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Caveat lector

4 March 1999

Minor mishaps: And Richard makes three

Synopsis: Richard Cohen joined yesterday’s pair of scribes in throwing off an historical howler.

Who Is This Guy?
Richard Cohen, The Washington Post, 3/2/99

The analysts are off on special assignment, here at the sprawling campus of DAILY HOWLER World Headquarters, carefully prepping our talking points for an O’Reilly appearance tomorrow night. But one of the analysts flagged this column for the way it echoed yesterday’s HOWLER, in which a pair of major scribes typed up groaning spin about Bill (see THE DAILY HOWLER, 3/3/99).

Richard Cohen was trying to figure what President Clinton is really like. After some comments about Gennifer Flowers, Cohen was flagged by our team of analysts for making this remark:

COHEN: Then came Paula Jones. I don’t know what happened in that hotel room, but I do know from the testimony of others (an Arkansas state trooper) that Jones was summoned to see Clinton--and it was not to take dictation. What happened next remains a mystery. I only know what I believe. I tend to believe Jones. [Our emphasis]

And it’s true--pundit Cohen doesn’t know what happened in that hotel room. But he also doesn’t seem to know what the trooper said in court. The trooper in question is Danny Ferguson, Clinton’s co-defendant in the Paula Jones lawsuit, and here is what the good officer swore in his answer to Jones’ complaint:

FERGUSON BRIEF: [A]fter the speech given by Governor Clinton, Paula Corbin Jones did make several comments to defendant Danny Ferguson about how she found Governor Clinton to be “good looking” and about how she thought his hair was sexy, which comments she then asked defendant Ferguson to relay to the Governor.

It is, of course, Paula Jones’ account that she was “summoned” to the hotel room that day. The trooper testified that she asked to go there; that he showed Jones the room; that he did not see her enter the room; and that she later said she’d like to be Clinton’s girl friend.

Here at THE HOWLER, we have no idea whether Ferguson’s statements are accurate. Like Richard Cohen, we have no idea what happened at the hotel that day. But, thanks to the miracle of the printed transcript, we are able to read what Ferguson said, and can thereby avoid taking Jones’ story and reporting that it’s Fergy’s account.

Cohen’s error is a minor point--except for what it shows about CelebCorps. Over and over, we find major pundits reporting standard false spin. Which brings us back to Cohen’s comments about the luscious chanteuse, Gennifer Flowers. Here is what Cohen had said right before his remarks about Jones:

COHEN: I have been consistently wrong about Clinton. In his infidelities, I thought he would favor like-minded women--an occasional affair with some assistant professor of government. Gennifer Flowers proved me wrong. I confess to having been surprised. She wasn’t what I expected.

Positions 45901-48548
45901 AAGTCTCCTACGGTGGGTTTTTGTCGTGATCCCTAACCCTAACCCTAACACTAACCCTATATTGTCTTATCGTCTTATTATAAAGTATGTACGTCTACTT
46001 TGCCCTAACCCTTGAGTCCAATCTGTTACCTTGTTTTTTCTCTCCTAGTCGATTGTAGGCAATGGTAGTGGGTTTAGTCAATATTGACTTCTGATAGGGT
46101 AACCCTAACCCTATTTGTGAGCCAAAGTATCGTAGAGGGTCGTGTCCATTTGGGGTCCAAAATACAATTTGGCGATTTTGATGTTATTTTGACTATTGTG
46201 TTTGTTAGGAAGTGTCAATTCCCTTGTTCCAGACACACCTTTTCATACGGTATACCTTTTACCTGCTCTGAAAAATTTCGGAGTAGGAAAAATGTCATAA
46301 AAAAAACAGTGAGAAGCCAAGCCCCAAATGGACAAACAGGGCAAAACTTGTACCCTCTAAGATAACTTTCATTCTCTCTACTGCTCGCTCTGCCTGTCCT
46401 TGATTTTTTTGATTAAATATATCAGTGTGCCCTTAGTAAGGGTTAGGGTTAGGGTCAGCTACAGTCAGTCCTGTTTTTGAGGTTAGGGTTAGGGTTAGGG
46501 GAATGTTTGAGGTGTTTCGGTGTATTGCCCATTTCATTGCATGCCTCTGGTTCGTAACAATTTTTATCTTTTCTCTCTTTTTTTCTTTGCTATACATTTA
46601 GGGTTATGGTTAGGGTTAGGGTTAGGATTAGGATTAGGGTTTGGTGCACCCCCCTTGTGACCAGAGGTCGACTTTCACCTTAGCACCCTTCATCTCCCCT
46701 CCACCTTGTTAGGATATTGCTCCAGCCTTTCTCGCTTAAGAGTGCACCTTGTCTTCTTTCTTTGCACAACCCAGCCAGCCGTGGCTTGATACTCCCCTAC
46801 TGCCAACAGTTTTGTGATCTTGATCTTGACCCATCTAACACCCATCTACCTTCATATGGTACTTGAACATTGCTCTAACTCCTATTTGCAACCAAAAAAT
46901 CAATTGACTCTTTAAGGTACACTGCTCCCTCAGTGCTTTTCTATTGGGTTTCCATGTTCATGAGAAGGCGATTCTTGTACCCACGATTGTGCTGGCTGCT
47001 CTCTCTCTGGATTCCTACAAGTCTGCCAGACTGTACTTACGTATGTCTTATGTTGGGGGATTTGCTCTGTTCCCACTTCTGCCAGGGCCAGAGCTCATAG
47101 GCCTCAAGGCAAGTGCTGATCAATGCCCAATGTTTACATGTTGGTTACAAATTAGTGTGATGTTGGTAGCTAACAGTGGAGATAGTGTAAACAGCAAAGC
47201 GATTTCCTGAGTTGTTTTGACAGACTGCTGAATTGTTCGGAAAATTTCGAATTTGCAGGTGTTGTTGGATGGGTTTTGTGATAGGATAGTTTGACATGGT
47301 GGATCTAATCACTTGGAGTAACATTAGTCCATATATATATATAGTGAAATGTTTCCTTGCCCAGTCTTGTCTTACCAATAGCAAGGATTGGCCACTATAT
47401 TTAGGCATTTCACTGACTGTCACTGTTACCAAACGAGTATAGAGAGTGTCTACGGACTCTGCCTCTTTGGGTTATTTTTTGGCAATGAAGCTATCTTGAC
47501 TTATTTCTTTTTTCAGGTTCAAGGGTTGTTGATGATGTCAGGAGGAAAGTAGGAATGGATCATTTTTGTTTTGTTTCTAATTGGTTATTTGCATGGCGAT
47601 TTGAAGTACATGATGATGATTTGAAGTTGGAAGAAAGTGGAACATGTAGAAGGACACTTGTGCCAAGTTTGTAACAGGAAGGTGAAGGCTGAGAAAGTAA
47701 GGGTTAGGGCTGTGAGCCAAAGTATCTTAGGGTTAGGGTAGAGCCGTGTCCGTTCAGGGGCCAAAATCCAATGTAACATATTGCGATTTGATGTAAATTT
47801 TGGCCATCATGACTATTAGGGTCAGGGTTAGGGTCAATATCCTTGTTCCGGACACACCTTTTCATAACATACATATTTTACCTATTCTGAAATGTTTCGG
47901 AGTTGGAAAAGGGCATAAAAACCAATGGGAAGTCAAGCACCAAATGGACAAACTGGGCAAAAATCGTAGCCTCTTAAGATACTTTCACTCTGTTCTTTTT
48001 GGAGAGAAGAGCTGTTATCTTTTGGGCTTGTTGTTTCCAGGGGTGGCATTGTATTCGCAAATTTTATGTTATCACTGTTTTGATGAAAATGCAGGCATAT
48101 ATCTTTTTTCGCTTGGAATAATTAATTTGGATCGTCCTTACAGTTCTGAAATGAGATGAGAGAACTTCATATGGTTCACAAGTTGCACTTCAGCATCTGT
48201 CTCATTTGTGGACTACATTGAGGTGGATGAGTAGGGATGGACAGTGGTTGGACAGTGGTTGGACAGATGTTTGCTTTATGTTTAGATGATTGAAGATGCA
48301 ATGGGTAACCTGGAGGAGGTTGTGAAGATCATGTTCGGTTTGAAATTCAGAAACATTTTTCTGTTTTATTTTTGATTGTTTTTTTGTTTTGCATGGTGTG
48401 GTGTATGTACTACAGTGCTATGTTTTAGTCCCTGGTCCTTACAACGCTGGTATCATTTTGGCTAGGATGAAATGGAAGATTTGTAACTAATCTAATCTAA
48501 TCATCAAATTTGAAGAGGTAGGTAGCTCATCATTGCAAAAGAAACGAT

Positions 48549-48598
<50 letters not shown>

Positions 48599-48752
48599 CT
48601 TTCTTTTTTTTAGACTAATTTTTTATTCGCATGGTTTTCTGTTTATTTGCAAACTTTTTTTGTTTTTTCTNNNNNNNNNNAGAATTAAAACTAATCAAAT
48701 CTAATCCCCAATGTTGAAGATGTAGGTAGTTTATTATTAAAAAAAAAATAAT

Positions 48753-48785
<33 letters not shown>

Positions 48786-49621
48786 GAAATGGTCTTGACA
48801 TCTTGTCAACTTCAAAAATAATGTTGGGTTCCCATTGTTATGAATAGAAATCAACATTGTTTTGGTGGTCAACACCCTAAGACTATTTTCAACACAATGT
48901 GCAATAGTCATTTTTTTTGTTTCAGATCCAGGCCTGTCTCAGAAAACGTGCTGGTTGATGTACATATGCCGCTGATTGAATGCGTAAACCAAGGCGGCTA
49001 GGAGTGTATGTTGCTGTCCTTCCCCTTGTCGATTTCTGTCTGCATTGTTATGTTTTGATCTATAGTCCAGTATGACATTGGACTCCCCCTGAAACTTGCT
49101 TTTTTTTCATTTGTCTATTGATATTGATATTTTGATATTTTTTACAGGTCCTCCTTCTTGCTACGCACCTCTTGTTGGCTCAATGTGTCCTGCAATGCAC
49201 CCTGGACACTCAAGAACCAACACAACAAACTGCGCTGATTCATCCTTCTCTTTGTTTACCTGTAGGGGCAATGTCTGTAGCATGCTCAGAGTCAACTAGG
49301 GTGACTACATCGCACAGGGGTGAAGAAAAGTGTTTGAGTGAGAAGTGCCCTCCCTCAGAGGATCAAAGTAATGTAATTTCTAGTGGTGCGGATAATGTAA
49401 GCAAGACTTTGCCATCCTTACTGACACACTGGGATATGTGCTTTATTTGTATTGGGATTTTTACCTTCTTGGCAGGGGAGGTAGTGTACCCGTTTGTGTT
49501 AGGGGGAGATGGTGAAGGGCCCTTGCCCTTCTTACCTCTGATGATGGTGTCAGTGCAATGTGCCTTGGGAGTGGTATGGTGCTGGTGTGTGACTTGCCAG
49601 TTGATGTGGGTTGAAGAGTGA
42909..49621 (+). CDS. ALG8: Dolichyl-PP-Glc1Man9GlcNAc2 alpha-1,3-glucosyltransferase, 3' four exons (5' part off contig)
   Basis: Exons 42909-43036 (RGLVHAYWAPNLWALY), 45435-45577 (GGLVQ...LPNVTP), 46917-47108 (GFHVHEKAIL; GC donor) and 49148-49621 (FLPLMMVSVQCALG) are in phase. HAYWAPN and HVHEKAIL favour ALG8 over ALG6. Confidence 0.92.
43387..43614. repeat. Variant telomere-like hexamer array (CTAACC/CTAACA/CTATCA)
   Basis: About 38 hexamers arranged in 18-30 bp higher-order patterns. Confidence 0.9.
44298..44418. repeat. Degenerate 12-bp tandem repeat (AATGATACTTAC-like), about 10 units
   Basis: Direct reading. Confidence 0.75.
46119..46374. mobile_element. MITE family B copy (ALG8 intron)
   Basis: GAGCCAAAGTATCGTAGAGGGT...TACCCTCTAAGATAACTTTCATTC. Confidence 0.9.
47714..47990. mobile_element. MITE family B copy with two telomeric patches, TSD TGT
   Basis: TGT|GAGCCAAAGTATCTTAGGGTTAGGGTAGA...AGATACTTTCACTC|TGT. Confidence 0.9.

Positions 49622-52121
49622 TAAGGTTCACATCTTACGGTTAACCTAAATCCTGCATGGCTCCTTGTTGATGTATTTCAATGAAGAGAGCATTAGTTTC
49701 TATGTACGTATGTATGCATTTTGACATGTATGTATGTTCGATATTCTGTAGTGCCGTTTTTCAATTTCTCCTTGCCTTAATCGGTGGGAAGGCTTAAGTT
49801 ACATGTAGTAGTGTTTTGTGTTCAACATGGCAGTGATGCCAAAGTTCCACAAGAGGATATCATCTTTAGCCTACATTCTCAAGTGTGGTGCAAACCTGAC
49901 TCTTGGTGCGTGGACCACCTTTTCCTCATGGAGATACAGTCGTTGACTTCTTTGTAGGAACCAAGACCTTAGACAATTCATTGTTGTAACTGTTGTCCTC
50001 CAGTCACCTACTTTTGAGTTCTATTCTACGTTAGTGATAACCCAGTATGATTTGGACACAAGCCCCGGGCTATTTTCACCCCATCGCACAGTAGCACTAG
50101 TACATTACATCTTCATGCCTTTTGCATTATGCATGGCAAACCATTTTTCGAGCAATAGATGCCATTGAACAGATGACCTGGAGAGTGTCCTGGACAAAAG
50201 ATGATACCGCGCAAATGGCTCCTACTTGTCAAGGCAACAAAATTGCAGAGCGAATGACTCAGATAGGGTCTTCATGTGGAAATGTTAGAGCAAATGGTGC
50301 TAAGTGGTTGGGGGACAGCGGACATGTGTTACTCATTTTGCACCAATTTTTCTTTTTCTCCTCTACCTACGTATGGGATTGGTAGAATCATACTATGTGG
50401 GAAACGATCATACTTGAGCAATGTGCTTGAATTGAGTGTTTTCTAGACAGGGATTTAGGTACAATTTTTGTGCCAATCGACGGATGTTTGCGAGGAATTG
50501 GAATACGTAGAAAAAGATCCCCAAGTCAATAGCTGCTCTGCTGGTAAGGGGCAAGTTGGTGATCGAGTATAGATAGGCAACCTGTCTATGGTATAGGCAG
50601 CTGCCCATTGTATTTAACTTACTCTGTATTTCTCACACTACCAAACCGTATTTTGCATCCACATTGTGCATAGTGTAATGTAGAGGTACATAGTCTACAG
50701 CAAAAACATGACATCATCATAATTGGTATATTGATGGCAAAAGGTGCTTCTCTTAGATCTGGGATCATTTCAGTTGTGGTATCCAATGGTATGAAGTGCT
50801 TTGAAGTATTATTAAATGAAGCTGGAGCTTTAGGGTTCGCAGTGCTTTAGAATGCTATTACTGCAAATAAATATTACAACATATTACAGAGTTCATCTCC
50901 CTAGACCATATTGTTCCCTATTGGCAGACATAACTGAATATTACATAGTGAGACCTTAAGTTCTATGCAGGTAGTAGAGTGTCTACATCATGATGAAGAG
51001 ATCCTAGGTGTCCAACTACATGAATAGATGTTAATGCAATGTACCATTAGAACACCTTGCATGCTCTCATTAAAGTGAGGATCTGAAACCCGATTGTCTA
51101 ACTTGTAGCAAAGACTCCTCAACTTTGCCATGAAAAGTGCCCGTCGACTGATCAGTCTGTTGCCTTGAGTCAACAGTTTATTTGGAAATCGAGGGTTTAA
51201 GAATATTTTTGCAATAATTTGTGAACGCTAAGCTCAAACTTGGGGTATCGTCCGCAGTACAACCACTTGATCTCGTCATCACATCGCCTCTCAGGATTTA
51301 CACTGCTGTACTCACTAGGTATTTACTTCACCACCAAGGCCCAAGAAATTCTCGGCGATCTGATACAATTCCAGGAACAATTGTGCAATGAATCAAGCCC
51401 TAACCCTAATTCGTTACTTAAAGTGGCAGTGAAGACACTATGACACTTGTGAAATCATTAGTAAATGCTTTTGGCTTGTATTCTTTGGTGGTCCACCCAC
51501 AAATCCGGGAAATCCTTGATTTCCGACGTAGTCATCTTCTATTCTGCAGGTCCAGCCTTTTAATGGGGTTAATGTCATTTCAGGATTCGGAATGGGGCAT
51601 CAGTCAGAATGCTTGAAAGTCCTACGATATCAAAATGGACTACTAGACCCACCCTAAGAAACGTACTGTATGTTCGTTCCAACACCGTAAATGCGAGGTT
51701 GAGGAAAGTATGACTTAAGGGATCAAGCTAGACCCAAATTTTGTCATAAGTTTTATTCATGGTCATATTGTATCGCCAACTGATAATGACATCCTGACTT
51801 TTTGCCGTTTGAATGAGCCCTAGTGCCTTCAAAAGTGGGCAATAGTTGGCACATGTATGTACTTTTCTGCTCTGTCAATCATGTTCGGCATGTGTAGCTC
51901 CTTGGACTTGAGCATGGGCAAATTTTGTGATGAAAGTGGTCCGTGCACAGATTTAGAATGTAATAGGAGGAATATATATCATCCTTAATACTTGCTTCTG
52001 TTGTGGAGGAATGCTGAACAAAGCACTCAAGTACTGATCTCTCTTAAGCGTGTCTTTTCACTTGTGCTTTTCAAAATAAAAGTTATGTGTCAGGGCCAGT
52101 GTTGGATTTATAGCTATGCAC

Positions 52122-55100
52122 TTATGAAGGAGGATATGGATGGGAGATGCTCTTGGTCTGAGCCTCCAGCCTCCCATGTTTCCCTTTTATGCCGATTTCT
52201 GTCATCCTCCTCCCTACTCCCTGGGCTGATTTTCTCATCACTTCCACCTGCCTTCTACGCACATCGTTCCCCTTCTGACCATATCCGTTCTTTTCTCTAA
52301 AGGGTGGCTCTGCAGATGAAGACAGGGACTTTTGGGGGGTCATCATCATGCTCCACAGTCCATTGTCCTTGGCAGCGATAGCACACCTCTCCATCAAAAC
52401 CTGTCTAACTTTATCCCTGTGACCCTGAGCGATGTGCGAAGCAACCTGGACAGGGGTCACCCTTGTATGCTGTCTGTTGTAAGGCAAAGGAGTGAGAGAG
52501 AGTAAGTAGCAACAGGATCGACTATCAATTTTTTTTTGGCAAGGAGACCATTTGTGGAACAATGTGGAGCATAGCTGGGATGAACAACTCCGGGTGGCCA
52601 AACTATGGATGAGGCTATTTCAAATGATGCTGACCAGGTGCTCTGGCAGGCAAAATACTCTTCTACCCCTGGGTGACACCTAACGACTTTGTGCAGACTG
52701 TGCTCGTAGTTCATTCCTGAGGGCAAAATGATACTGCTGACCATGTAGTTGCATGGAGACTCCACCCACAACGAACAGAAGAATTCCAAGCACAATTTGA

And indeed, to judge by all appearances, she wasn’t even telling the truth. Cohen doesn’t bother defining what he thinks is the truth about Flowers. But as we have told you again and again, Flowers is someone who presented the press with a doctored tape; handed out a phony resumé; made embarrassing errors in her piece in the Star; and wrote a book about a twelve-year affair without mentioning one date when she and Clinton were alone together. Does it surprise you that scribes who accept her tale don’t bother reading transcripts on Paula?

Indeed, Cohen’s comments on Jones pretty much sum up what is wrong with so much of the press corps:

COHEN: I only know what I believe. I tend to believe Jones.

And that’s cute. But what we “tend to believe” is not something we “know,” a distinction that seems foreign to much of the press corps. Read this passage from Cohen’s column in which he limns out his concept of proof:

COHEN: And yet, I cannot get [Broaddrick’s] accusation out of my head. On television, and in interviews with newspaper reporters, Broaddrick appeared credible. The White House denies the charge, but so what? I would expect nothing else. Anyway, we’re not talking about George Washington here. With Clinton, if there’s a cherry tree down, we know who did it. [Our emphasis]

And among pundits, that counts as cute style. But we are talking about an accusation of rape, and no, Cohen does not know that Clinton did it. This amazingly casual approach to the truth is the stink that suffuses the press corps.

Over the past few days, we’ve seen several writers who think they know the truth about Mrs. Broaddrick’s charge. But Mrs. Broaddrick’s charge is a serious charge. Especially for folks who are so frequently wrong, we think they should be more careful.

Tomorrow: Smile-a-while! When Tony Blankley appeared on “Geraldo” and Hardball, he answered the same question two different ways.

Know thyself: Yes. We did get a chuckle when Cohen wrote (see above): “I have been consistently wrong about Clinton.”